With 20MP, the Canon R6 offers a higher resolution than the E-M10 II (15.9MP), but the Canon R6 nevertheless has larger individual pixels (pixel pitch of 6.57μm versus 3.76μm for the E-M10 II) due to its larger sensor. Moreover, the Canon R6 is a much more recent model (by 4 years and 10 months) than the E-M10 II, and its sensor will have benefitted from technological advances during this time that further enhance the light gathering capacity of its pixels. Coming back to sensor resolution, it should be mentioned that the E-M10 II has no anti-alias filter installed, so that it can capture all the detail its sensor resolves.
The resolution advantage of the Canon R6 implies greater flexibility for cropping images or the possibility to print larger pictures. The maximum print size of the Canon R6 for good quality output (200 dots per inch) amounts to 27.4 x 18.2 inches or 69.5 x 46.3 cm, for very good quality (250 dpi) 21.9 x 14.6 inches or 55.6 x 37.1 cm, and for excellent quality (300 dpi) 18.2 x 12.2 inches or 46.3 x 30.9 cm. The corresponding values for the Olympus E-M10 II are 23 x 17.3 inches or 58.5 x 43.9 cm for good quality, 18.4 x 13.8 inches or 46.8 x 35.1 cm for very good quality, and 15.4 x 11.5 inches or 39 x 29.3 cm for excellent quality prints.
The Canon R6 has on-sensor phase detect pixels, which results in fast and reliable autofocus acquisition even during live view operation.
The Canon EOS R6 has a native sensitivity range from ISO 100 to ISO 102400, which can be extended to ISO 50-204800. The corresponding ISO settings for the Olympus OM-D E-M10 Mark II are ISO 200 to ISO 25600, with the possibility to increase the ISO range to 100-25600.
For many cameras, data on sensor performance has been reported by DXO Mark. This service assesses and scores the color depth ("DXO Portrait"), dynamic range ("DXO Landscape"), and low-light sensitivity ("DXO Sports") of camera sensors, and also publishes an overall camera score. Of the two cameras under review, the Canon R6 provides substantially higher image quality than the E-M10 II, with an overall score that is 17 points higher. This advantage is based on 1.1 bits higher color depth, 1.8 EV in additional dynamic range, and 2 stops in additional low light sensitivity. The table below summarizes the physical sensor characteristics and sensor quality findings and compares them across a set of similar cameras.
| DXO |
|1.||Canon R6||Full Frame||20.0||5472||3648||4k/60p||24.2||14.3||3394||90|
|2.||Olympus E-M10 II||Four Thirds||15.9||4608||3456||1080/60p||23.1||12.5||842||73|
|3.||Canon R5||Full Frame||44.8||8192||5464||8k/30p||25.3||14.6||3042||95|
|4.||Canon R||Full Frame||30.1||6720||4480||4K/30p||24.5||13.5||2742||89|
|5.||Canon 6D||Full Frame||20.0||5472||3648||1080/30p||23.8||12.1||2340||82|
|6.||Olympus E-M1 III||Four Thirds||20.2||5184||3888||4K/30p||..||..||..||..|
|7.||Olympus E-M1X||Four Thirds||20.2||5184||3888||4K/30p||..||..||..||..|
|8.||Olympus E-M10 III||Four Thirds||15.9||4608||3456||4K/30p||..||..||..||..|
|9.||Olympus E-M5 II||Four Thirds||15.9||4608||3456||1080/60p||23.0||12.5||842||73|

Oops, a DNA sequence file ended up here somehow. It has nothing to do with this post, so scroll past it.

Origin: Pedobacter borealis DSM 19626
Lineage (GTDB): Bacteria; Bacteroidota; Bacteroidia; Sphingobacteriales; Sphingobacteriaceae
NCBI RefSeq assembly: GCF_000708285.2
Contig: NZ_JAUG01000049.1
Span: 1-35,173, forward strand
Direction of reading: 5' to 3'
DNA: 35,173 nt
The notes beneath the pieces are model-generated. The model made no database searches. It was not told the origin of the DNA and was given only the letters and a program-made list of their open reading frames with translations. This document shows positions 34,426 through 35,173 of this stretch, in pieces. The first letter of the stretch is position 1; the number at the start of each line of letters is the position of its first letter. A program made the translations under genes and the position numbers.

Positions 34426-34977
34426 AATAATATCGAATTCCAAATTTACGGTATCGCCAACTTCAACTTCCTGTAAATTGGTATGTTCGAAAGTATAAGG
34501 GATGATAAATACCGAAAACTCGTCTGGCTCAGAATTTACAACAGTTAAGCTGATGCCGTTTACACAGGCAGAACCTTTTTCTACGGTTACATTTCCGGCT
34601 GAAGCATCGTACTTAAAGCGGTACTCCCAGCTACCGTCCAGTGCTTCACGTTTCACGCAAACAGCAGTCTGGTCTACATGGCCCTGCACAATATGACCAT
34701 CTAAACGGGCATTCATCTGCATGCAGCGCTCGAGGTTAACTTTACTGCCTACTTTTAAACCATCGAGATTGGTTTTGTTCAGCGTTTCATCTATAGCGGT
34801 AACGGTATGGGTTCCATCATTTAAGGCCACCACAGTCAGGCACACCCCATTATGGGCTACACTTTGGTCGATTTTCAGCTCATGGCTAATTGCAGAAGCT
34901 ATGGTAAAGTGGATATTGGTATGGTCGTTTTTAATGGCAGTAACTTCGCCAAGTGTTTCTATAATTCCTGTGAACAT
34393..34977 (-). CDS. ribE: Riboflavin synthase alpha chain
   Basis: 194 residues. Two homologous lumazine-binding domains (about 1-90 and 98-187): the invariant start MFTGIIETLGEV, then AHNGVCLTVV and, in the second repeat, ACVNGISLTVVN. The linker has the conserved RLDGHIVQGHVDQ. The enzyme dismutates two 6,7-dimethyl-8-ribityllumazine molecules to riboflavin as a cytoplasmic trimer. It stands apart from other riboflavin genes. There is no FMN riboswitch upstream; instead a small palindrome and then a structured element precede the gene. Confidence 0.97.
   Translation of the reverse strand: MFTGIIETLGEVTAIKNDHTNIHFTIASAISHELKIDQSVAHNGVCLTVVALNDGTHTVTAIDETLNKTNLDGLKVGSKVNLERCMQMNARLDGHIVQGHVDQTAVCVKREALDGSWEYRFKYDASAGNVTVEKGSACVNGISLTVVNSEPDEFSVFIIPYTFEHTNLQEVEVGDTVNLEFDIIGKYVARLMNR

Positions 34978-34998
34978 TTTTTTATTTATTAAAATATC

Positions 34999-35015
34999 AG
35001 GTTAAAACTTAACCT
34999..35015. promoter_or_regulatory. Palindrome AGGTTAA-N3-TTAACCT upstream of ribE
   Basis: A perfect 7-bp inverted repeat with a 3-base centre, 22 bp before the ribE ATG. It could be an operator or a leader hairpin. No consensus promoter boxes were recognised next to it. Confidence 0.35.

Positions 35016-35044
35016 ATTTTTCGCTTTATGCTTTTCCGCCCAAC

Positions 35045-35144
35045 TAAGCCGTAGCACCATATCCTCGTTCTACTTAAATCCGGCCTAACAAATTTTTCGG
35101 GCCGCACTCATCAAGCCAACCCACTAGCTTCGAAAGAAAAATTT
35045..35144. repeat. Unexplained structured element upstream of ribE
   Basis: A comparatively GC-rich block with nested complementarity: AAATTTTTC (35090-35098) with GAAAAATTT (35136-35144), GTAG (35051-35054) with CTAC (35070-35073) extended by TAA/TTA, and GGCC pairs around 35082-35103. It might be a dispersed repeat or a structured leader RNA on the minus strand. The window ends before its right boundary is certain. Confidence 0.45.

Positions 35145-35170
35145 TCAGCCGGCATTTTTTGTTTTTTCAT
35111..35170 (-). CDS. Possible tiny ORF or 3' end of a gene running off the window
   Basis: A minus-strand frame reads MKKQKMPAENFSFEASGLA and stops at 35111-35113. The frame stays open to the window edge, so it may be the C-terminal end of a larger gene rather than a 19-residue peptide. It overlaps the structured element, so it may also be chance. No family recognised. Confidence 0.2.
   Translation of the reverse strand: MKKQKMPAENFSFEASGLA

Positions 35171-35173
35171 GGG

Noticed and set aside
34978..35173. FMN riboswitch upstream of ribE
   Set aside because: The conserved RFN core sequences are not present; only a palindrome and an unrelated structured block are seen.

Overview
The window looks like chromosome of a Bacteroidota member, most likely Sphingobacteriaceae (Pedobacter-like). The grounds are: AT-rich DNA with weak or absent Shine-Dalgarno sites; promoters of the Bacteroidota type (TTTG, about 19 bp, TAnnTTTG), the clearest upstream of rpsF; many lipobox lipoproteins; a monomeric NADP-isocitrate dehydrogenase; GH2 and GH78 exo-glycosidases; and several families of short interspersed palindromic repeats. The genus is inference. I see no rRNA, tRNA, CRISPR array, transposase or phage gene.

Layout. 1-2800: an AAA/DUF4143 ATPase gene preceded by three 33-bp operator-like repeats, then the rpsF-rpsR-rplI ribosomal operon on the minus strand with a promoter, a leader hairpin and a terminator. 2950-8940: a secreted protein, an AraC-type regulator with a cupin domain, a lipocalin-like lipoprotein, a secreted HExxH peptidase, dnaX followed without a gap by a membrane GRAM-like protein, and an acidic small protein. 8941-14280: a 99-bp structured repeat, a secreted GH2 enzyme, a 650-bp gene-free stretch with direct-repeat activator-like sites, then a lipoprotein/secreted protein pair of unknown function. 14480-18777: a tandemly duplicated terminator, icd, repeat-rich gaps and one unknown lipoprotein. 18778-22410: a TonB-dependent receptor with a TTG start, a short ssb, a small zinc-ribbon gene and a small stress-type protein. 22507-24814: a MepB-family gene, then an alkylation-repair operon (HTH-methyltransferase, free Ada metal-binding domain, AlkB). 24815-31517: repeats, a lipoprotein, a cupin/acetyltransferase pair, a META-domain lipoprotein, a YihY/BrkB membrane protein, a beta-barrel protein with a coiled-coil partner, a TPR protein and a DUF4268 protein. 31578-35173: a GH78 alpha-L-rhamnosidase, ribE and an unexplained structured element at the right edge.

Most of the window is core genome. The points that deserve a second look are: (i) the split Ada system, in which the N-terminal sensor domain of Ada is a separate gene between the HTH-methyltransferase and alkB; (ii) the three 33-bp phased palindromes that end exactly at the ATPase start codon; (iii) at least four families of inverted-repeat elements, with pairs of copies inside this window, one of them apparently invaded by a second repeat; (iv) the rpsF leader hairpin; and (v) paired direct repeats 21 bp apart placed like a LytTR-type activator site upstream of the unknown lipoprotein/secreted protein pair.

|10.||Olympus E-M10||Four Thirds||15.9||4608||3456||1080/30p||22.8||12.3||884||72|
|11.||Olympus E-PL7||Four Thirds||15.9||4608||3456||1080/30p||22.7||12.4||873||72|
|12.||Panasonic S1||Full Frame||24.0||6000||4000||4K/60p||25.2||14.5||3333||95|
|13.||Panasonic G90||Four Thirds||20.2||5184||3888||4K/30p||..||..||..||..|
|14.||Panasonic GX80||Four Thirds||15.8||4592||3448||4K/30p||22.9||12.6||662||71|
|15.||Sony A9 II||Full Frame||24.0||6000||4000||4K/30p||25.0||14.0||3434||93|
|17.||Sony A99||Full Frame||24.0||6000||4000||1080/60p||25.0||14.0||1555||89|
Many modern cameras cannot only take still pictures, but also record videos. Both cameras under consideration are equipped with sensors that have a sufficiently high read-out speed for moving images, but the Canon R6 provides a higher video resolution than the E-M10 II. It can shoot video footage at 4k/60p, while the Olympus is limited to 1080/60p.
Beyond body and sensor, cameras can and do differ across a range of features. The two cameras under consideration are similar with respect to both having an electronic viewfinder. However, the one in the Canon R6 offers a substantially higher resolution than the one in the E-M10 II (5760k vs 2360k dots). The adjacent table lists some of the other core features of the Canon R6 and Olympus E-M10 II along with similar information for a selection of comparators.
|2.||Olympus E-M10 II||2360||n||3.0||1040||tilting||Y||1/4000s||8.0||Y||Y|
|6.||Olympus E-M1 III||2360||n||3.0||1037||swivel||Y||1/8000s||18.0||n||Y|
|8.||Olympus E-M10 III||2360||n||3.0||1040||tilting||Y||1/4000s||8.6||Y||Y|
|9.||Olympus E-M5 II||2360||n||3.0||1037||swivel||Y||1/8000s||10.0||n||Y|
|15.||Sony A9 II||3686||n||3.0||1440||tilting||Y||1/8000s||10.0||n||Y|
One difference between the cameras concerns the presence of an on-board flash. The E-M10 II has one, while the Canon R6 does not. While the built-in flash of the E-M10 II is not very powerful, it can at times be useful as a fill-in light.The Canon R6 has an articulated LCD that can be turned to be front-facing. This characteristic will be appreciated by vloggers and photographers who are interested in snapping selfies. In contrast, the E-M10 II does not have a selfie-screen.
The reported shutter speed information refers to the use of the mechanical shutter. Yet, some cameras only have an electronic shutter, while others have an electronic shutter in addition to a mechanical one. In fact, both cameras under consideration feature an electronic shutter, which makes completely silent shooting possible. However, this mode is less suitable for photographing moving objects (risk of rolling shutter) or shooting under artificial light sources (risk of flickering).